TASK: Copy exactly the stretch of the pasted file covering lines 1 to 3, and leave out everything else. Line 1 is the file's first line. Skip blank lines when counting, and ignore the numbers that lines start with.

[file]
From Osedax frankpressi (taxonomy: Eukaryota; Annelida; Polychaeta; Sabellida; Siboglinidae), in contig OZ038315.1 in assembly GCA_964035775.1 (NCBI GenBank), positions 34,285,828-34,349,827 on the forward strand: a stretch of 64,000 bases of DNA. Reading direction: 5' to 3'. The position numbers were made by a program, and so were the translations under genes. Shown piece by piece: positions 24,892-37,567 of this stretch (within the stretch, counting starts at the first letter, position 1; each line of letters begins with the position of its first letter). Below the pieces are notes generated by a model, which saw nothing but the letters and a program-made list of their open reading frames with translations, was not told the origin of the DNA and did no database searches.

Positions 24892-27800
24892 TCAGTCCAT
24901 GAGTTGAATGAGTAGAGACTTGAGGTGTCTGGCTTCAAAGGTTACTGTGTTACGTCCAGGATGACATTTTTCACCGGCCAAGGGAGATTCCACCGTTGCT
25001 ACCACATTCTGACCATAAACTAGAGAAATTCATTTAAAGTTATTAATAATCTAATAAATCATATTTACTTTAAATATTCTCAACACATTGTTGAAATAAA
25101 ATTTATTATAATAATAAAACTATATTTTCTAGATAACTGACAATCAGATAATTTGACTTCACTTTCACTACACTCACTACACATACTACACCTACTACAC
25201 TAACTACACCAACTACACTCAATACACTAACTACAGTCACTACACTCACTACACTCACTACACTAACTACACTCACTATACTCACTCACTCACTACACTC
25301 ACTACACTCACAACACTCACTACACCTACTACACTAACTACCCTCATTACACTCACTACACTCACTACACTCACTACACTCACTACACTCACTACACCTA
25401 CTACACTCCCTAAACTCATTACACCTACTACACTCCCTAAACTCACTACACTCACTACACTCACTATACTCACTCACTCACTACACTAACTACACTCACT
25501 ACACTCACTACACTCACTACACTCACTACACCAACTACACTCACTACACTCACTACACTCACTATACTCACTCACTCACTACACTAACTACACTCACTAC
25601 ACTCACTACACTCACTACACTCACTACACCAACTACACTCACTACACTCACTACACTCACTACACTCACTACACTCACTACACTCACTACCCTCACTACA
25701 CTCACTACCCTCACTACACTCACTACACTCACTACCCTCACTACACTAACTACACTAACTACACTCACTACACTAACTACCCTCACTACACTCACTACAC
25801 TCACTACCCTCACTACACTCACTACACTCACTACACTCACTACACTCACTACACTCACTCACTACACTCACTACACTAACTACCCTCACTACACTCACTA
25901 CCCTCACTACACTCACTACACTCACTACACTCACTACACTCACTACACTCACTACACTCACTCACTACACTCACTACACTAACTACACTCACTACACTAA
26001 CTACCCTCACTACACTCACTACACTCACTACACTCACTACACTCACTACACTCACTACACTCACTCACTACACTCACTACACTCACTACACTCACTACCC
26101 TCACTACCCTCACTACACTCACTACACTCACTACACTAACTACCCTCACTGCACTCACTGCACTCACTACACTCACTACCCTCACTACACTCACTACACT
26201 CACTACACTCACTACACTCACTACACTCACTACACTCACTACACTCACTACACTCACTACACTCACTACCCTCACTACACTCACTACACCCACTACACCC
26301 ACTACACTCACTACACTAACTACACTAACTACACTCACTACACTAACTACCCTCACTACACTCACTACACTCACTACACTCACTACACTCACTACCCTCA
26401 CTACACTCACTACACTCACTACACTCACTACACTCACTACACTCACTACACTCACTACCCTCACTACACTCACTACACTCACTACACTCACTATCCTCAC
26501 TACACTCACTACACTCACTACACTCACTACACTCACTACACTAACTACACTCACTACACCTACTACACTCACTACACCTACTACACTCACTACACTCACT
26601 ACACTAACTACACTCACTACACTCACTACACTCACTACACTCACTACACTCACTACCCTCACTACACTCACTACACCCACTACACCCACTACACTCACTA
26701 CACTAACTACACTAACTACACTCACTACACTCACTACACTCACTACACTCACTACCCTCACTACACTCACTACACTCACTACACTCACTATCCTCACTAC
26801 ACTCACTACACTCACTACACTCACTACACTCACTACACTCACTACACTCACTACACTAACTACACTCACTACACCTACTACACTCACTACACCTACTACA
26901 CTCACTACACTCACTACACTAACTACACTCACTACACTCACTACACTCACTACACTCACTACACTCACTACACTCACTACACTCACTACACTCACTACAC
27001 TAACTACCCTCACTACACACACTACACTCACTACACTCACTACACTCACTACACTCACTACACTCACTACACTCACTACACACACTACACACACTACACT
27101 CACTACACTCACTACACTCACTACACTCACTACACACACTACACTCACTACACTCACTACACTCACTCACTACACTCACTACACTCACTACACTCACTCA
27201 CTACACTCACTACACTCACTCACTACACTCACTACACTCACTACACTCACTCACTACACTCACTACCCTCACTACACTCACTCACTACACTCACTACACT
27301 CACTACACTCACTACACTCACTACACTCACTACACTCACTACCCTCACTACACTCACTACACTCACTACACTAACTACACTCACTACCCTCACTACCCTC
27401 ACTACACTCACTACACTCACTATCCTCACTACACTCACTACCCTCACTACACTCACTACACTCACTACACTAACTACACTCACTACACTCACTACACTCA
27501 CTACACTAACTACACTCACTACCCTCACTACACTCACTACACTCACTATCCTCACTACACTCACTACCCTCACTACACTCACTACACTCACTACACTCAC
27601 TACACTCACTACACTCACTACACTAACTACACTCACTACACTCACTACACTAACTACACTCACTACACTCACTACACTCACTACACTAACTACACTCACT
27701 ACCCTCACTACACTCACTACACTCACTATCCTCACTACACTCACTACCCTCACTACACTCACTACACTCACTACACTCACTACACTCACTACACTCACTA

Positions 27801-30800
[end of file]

From Osedax frankpressi (taxonomy: Eukaryota; Annelida; Polychaeta; Sabellida; Siboglinidae), in contig OZ038315.1 in assembly GCA_964035775.1 (NCBI GenBank), positions 34,285,828-34,349,827 on the forward strand: a stretch of 64,000 bases of DNA. Reading direction: 5' to 3'. The position numbers were made by a program, and so were the translations under genes. Shown piece by piece: positions 24,892-37,567 of this stretch (within the stretch, counting starts at the first letter, position 1; each line of letters begins with the position of its first letter). Below the pieces are notes generated by a model, which saw nothing but the letters and a program-made list of their open reading frames with translations, was not told the origin of the DNA and did no database searches.

Positions 24892-27800
24892 TCAGTCCAT